Odontaspis noronhai

Common Name

Bigeye Sand Tiger

Year Described

Maul, 1955


Teeth rows: 34-43 upper, 37-46 lower

Body heavy and robust. Head and snout relatively deep with a large mouth with prominent teeth easily visible when mouth is closed. Snout relatively long but flattened. Teeth long and thin with single prominent lateral cusplets. Post-oral grooves absent. Eye large. Gill slits large with last two slightly closer together at pectoral origin. First dorsal fin placed well back on body (slightly behind rear tip of pectoral fin) and triangular. Second dorsal fin less than half the size of D1. Pelvic and anal fins also placed far back on body, with anal fin being much smaller than pelvic fin and second dorsal fin. Pelvic fin as large as D1 and closer to D2 than D1. Anal fin origin under rear of D2. Pectoral fin large with a squared off edge. Caudal fin with a strong upper and a weak lower lobe. Subterminal notch strong but terminal lobe small. Precaudal pit only present dorsally. No lateral or peduncular keels. Skin rough.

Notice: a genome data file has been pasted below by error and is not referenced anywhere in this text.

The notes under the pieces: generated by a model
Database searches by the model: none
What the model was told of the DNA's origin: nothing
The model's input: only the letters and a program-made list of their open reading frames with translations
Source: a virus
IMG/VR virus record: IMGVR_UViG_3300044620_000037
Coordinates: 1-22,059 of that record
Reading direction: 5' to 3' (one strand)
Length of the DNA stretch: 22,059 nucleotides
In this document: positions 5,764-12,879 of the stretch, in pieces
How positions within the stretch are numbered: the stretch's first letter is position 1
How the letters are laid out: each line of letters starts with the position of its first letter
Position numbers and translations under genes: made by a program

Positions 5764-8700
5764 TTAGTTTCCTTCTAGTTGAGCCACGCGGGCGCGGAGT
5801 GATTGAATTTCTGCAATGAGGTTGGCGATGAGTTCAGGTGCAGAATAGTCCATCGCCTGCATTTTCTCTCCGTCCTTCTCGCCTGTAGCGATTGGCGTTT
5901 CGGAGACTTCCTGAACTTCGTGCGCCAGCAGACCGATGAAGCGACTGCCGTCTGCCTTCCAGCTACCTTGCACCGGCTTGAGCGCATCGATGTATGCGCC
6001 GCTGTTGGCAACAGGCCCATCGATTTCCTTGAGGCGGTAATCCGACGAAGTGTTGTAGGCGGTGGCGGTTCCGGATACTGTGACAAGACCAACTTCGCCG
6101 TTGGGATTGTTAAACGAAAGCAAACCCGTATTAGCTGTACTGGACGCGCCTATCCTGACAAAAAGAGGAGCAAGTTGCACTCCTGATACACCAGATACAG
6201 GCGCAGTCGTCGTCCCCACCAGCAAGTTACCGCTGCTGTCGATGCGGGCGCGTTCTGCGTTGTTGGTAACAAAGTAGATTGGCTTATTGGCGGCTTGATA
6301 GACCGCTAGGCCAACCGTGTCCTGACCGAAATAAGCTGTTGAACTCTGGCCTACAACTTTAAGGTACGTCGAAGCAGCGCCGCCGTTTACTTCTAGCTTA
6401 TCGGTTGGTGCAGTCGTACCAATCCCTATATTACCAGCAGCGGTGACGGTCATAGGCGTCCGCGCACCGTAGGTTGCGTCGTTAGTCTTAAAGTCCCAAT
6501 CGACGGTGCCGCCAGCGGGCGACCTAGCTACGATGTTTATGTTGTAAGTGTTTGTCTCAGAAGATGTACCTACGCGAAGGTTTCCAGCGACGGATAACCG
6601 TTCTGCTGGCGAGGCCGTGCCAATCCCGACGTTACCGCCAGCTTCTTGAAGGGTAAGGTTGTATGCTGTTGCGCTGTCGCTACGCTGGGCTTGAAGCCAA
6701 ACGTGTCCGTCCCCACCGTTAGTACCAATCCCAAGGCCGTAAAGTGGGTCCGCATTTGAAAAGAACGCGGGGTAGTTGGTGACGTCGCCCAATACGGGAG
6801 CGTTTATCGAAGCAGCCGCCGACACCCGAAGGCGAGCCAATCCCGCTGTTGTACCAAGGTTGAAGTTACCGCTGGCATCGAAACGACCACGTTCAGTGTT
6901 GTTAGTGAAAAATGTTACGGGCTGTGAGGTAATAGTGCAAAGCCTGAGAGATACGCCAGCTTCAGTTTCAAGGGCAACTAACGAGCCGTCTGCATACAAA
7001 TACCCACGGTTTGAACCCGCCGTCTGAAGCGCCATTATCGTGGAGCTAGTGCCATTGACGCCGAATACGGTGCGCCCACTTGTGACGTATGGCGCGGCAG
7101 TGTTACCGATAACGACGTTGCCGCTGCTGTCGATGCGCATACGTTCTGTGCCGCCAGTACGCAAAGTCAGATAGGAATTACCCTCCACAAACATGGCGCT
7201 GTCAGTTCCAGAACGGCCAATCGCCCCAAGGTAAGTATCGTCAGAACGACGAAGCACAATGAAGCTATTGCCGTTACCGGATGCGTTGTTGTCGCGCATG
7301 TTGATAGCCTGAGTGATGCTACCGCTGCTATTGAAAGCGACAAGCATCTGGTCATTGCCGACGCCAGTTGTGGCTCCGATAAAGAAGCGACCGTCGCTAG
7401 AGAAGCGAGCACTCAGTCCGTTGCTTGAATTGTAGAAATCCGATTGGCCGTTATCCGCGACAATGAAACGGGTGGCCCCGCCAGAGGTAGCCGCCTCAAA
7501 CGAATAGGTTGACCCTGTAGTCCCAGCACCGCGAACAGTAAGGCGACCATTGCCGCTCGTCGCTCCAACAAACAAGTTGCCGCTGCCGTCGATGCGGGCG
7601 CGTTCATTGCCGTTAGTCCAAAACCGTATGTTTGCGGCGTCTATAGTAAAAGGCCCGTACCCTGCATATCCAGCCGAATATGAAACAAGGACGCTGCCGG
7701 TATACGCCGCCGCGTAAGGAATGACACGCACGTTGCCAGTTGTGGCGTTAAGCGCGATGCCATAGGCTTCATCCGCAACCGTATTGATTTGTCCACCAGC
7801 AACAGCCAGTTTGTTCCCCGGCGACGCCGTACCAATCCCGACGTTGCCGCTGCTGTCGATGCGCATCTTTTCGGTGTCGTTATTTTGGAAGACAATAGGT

Body entirely dark red-brown with no markings. Tip of dorsal fin sometimes white. Eye greenish.


Maximum size to over 400cm TL. Matures adults from 320cm TL with females averaging slightly larger. Newborn size unknown.


Midwater oceanic or over bottom in deep water (35-100m but more common deeper).


Known from off Florida, the Gulf of Mexico, and off northeastern Brazil (original description). Rarely encountered but probably more widespread in deep midwater habitats.


Castro, J.I. 2011. The Sharks of North America. Oxford University Press, 640 pp.

Ebert, D. A., & M. Dando. 2020. Field Guide to Sharks, Rays & Chimaeras of Europe and the Mediterranean. Princeton University Press. 2020.